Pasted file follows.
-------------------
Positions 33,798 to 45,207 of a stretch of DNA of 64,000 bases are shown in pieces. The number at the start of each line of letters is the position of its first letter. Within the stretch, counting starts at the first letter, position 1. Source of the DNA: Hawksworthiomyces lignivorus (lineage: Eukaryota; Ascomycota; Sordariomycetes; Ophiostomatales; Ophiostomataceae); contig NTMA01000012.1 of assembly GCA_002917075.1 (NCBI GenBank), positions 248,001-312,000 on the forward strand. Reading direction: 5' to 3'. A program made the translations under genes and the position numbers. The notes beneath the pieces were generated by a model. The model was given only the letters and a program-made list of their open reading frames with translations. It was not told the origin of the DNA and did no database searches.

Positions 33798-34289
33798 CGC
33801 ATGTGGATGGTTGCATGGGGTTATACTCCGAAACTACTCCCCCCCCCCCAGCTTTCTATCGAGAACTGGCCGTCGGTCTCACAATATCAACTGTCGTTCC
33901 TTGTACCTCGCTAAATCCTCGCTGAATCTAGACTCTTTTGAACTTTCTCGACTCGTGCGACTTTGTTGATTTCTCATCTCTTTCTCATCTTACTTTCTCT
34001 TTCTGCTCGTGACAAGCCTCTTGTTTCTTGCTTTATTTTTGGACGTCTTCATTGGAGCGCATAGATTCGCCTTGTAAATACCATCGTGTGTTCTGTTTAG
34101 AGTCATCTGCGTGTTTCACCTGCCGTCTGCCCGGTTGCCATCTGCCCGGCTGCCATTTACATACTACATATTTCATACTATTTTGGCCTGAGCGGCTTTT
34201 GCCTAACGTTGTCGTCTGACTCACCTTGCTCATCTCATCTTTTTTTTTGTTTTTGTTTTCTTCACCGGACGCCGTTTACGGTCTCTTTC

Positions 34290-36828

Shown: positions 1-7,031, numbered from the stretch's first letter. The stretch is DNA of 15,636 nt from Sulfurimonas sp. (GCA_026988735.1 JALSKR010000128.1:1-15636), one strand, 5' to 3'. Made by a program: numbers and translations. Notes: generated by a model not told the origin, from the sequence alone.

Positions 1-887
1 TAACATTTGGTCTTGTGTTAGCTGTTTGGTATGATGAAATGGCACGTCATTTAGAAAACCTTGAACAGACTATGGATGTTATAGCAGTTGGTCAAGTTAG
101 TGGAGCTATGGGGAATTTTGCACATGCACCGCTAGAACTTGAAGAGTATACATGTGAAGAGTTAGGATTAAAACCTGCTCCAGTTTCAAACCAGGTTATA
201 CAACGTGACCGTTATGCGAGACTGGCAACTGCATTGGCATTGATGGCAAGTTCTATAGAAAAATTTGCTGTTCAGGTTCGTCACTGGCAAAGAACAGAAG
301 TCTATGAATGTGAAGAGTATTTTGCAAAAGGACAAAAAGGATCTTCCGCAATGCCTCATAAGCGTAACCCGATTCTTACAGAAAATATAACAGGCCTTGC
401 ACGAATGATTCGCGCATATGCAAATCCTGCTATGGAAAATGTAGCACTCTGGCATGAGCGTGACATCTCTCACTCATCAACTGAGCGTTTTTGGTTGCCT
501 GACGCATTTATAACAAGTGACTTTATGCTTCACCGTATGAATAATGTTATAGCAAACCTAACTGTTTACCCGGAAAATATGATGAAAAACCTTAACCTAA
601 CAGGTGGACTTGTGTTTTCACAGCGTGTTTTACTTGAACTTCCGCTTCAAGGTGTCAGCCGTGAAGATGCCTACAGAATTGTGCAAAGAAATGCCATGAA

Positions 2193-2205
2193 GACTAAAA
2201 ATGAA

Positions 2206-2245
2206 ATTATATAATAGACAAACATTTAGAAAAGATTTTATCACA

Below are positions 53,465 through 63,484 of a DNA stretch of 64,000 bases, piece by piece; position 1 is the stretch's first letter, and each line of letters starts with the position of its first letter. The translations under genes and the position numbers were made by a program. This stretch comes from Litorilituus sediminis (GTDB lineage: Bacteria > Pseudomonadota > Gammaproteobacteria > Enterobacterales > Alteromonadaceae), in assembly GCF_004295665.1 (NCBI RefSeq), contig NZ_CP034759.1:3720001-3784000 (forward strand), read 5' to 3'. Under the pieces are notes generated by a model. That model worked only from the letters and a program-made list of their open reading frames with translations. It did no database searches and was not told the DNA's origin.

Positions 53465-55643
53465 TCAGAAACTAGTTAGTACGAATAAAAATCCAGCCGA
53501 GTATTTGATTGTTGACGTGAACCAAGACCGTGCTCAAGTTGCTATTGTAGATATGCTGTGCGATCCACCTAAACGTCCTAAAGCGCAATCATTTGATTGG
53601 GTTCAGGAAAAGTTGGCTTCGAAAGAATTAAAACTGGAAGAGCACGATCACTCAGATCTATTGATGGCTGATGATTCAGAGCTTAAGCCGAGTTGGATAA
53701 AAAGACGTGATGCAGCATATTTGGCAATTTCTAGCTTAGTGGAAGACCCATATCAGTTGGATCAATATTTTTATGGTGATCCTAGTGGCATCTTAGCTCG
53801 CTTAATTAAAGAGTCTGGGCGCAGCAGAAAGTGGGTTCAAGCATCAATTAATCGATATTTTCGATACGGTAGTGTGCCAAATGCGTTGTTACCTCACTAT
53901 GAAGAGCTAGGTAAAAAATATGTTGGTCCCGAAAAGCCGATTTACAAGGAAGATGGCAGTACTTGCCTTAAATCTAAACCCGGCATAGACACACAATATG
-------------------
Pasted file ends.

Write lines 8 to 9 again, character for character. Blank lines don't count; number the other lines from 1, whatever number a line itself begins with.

34201 GCCTAACGTTGTCGTCTGACTCACCTTGCTCATCTCATCTTTTTTTTTGTTTTTGTTTTCTTCACCGGACGCCGTTTACGGTCTCTTTC

Positions 34290-36828